Interview with Sir Donald Insall

Interview with Sir Donald Insall

Sir Donald Insall CBE FRIBA RWA is a long-standing Academician and the founder of Donald Insall Associates, an Architecture firm with branches in both London and Bath. A keen watercolourist, the RWA currently has on display a series of Donald's paintings, which span several decades and many locations. We asked Donald to answer a few questions for us:

RWA: What are you working on at the moment?

DI: We (Donald Insall Architects) always have a wide range of differing projects on hand, and from some highly active branches. London are busy with the restoration of the great Temperate House at Kew (which when constructed, was the biggest Glasshouse in Europe). This overlooks the extraordinary Marianne North Gallery, with its 800-plus paintings by that intrepid lady, and where we also recently completed an interesting restoration. Nearer to Bristol is our Bath Branch, whose work at Cholderton House recently received a Commendation from the Georgian Group for 2016. And they are also much involved at present with work on three Welsh Castles – Llansteffan, Cilgerran and Lamphey. Chester has just received the Museum and Heritage Award for 2016 for a project at the Lion Salt Works; and a Cambridge project for the National Trust at Wimpole Hall – the repair and restoration of the Skyline 'Castle' folly there – was the Grand Prix this year for Europa Nostra and the European Commission So we are kept out of mischief!

RWA: Where do you find inspiration?

DI: Our greatest source of inspiration is I think the living variety of history, expressed through the medium of its architecture. We see great importance in the special personality of buildings, and their relationship with their creators, occupants and users, then we can try to help in understanding and promoting their continuing lives. Hence too perhaps, the title of my recent book on 'Living Buildings', which we see as being just as individual as people, and all of whom and which need nourishment, encouragement and care.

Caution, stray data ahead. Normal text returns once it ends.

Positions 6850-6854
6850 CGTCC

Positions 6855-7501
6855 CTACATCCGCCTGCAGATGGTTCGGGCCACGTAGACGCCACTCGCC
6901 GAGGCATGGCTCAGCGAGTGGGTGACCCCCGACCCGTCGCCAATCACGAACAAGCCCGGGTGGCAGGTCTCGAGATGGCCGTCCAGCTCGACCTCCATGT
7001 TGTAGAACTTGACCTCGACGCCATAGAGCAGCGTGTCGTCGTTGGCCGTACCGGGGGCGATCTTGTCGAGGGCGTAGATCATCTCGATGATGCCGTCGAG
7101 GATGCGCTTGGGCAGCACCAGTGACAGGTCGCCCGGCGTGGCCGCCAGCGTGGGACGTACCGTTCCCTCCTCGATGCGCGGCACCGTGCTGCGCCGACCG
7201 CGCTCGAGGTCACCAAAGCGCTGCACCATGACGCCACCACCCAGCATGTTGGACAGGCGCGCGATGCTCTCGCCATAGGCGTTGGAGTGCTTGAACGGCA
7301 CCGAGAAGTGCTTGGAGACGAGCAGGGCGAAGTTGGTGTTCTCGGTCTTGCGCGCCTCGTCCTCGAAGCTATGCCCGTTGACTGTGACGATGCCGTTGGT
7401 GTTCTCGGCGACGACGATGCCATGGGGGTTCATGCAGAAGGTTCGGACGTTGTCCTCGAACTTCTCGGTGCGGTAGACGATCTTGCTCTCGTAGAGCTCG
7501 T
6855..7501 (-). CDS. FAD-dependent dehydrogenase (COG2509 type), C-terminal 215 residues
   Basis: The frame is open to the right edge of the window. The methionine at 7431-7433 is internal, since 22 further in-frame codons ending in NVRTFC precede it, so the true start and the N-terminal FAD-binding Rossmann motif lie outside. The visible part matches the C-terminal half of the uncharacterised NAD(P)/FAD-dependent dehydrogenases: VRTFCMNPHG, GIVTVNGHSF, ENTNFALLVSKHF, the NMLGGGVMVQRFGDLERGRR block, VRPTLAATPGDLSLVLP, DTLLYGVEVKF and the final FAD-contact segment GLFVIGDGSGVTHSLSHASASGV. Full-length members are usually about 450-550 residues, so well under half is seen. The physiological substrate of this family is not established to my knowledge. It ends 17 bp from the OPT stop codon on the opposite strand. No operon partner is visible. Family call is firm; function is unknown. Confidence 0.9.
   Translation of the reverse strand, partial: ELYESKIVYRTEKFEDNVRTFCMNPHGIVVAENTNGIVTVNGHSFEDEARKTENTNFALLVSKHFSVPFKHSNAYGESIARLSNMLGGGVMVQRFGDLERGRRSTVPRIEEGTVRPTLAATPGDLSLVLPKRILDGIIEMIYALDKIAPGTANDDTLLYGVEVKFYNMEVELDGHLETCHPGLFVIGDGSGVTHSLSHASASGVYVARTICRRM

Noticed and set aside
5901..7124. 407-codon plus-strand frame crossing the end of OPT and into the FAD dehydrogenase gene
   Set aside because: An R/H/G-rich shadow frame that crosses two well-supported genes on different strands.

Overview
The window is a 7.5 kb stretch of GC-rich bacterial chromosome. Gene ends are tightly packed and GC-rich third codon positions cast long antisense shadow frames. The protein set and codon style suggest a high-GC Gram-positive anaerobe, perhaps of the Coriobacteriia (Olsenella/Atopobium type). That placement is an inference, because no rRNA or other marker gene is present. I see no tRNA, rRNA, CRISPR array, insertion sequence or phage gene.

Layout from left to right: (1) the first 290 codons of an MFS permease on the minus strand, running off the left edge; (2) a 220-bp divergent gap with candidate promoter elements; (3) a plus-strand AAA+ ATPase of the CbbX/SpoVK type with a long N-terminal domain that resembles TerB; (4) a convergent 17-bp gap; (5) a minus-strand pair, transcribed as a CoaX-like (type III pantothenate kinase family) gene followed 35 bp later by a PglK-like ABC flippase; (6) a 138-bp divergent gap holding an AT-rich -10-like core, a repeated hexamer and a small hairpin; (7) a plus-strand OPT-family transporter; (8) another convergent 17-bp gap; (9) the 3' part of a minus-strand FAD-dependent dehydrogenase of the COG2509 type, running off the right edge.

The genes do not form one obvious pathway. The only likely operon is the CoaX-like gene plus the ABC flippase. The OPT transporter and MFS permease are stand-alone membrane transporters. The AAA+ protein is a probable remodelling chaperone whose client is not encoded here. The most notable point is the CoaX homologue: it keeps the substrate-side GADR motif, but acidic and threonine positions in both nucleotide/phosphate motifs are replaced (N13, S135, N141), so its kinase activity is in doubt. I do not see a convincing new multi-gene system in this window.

RWA: What are the overlaps, if any, between art and architecture?

DI: Overlaps between architecture and art? In all the creative arts, a fundamental energy is simply that of organisation – our word 'Composition' if you like. Arriving at and sustaining unity, for an ordered response from the senses. This basic skill is of course, the universal ingredient in all of the arts! Speaking more specifically of draughtsmanship, this too is an expectable skill requirement in an architect – but with the advance of digital media, less so than it was. Even his three-dimensional imagination now has its competitors in the latest optical and drafting devices he must know about and can use.

RWA: What does the RWA mean to you?

DI: With a very long history of family connection with the city, a Bristolian looks naturally and unbidden to the Academy for leadership in the Arts. In my own case too, and interrupted by a spell of conscript military service (I was allocated to wartime guardsman duties, as a Coldstreamer!) there came the very much stronger link of five precious years spent at the RWA School of Architecture – mostly at its then headquarters at No. 25 Great George Street. It was a wonderfully formative experience; and like many others, I grieve today that this is no longer a training ground for our profession.